WASHINGTON (CNS) — Memories of fundamentalist pamphleteer Jack T. Chick, who attacked Catholic beliefs and faith practices for more than 50 years, depend on the generation of those doing the remembering.

Millennials accustomed to getting all of their information online may not be as familiar with him. Baby boomers, however, are vividly recalling his compact dystopian tracts with stark black-and-white illustrations. With Chick’s death Oct. 23 at age 92, the stories have been flowing.

Always, the tracts seemed to just appear in unexpected venues, particularly in rural areas of the United States. Sometimes they were deposited in bus stops, roadside diners and public restrooms, other times thrust into hands by someone hoping to save a soul on a street corner, or they were given out or sold at evangelical revival services.

To see only one was enough to remember Chick’s unforgiving “message.” His snaggle-toothed Satans and smirking potbellied demons brandishing pitchforks at those fearful of impending death had their own way of going viral decades before that term was applied to online videos.

His website claims that more than 900 million of his tracts have been published in 102 languages, but these numbers are not subject to audited circulation agencies. Churches and itinerant evangelists still can order the pamphlets in bulk for pennies apiece.

Well into the 1970s, Chick’s tracts and comic books were sold in evangelical bookstores alongside works from such respected figures as the Rev. Billy Graham. But his rabid anti-Catholic views kept him marginalized.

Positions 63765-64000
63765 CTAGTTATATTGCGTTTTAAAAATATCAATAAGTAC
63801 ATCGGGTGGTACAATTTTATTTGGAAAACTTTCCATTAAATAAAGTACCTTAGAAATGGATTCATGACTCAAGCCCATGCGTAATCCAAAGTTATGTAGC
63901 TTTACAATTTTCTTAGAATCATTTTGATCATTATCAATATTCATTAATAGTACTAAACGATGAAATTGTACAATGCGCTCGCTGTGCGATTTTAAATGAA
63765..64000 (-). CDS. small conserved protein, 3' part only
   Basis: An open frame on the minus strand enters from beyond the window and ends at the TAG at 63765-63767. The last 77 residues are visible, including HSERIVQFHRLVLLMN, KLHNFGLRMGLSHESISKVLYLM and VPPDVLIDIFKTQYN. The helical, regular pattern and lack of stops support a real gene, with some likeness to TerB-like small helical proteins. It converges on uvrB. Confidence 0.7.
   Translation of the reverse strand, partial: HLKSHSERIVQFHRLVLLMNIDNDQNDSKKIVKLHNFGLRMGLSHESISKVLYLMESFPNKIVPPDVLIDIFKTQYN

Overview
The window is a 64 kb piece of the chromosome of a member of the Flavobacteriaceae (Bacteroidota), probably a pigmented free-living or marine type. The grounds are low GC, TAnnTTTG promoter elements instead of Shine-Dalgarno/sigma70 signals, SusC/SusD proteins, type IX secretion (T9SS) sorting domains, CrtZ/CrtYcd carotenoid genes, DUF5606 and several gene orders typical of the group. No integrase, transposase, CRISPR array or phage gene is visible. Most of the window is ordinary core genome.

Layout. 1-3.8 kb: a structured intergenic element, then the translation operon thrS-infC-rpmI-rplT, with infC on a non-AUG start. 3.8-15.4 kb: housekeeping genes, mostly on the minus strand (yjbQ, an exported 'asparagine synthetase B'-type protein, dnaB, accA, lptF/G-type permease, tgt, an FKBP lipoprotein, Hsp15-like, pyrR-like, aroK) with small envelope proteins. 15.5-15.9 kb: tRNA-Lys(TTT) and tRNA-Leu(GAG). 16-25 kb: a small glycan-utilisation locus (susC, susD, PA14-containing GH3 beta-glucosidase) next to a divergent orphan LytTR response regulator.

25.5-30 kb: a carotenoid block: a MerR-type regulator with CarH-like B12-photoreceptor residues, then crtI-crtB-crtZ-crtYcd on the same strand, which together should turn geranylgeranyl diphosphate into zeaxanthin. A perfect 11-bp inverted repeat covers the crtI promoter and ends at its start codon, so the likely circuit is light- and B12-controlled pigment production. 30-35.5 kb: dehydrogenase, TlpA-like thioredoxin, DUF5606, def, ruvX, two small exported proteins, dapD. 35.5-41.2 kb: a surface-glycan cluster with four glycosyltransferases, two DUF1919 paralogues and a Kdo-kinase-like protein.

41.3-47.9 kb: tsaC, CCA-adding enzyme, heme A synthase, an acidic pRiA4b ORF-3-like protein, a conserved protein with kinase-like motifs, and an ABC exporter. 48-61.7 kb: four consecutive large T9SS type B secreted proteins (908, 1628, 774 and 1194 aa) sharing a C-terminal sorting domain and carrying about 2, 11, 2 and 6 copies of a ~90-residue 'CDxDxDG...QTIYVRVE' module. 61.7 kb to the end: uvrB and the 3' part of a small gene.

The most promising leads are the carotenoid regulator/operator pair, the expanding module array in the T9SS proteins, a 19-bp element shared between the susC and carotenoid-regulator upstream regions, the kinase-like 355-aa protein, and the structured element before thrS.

In 1981, under pressure from the Catholic League for Religious and Civil Rights, he withdrew from the Christian Booksellers Association after complaints about his “Crusader” comic books featuring Alberto Rivera, who claimed to be a former Jesuit brother trained to infiltrate and destroy Protestant congregations.

Christianity Today and other publications debunked Rivera’s stories. Rivera was revealed to have never been a Catholic and he also had outstanding warrants for bad checks through his occasional fundraising activities for small Protestant colleges. Rivera died in 1997.

The Rivera series produced one of Chick’s more bizarre claims: that a computer at the Vatican, through agents of the Holy See, held the names of every Protestant in the world. Another of his more than 100 active tract titles, “The Death Cookie,” claims that the Eucharist was rooted in ancient Egyptian sun worship.

Chick’s publishing operation, which is expected to continue, is based in Rancho Cucamonga, California. He did not attend college, spoke of having left a Christian congregation in the 1950s, and didn’t indicate since whether he participated in congregational worship or had any church membership.

His background was in commercial art, not theology, and he said his religious awakening came from listening to a radio program, the Rev. Charles Fuller’s “Old Fashioned Revival Hour” when he was in his 20s. The tracts came about, according to his website, when he learned that communist propagandists had won over China with small comic books.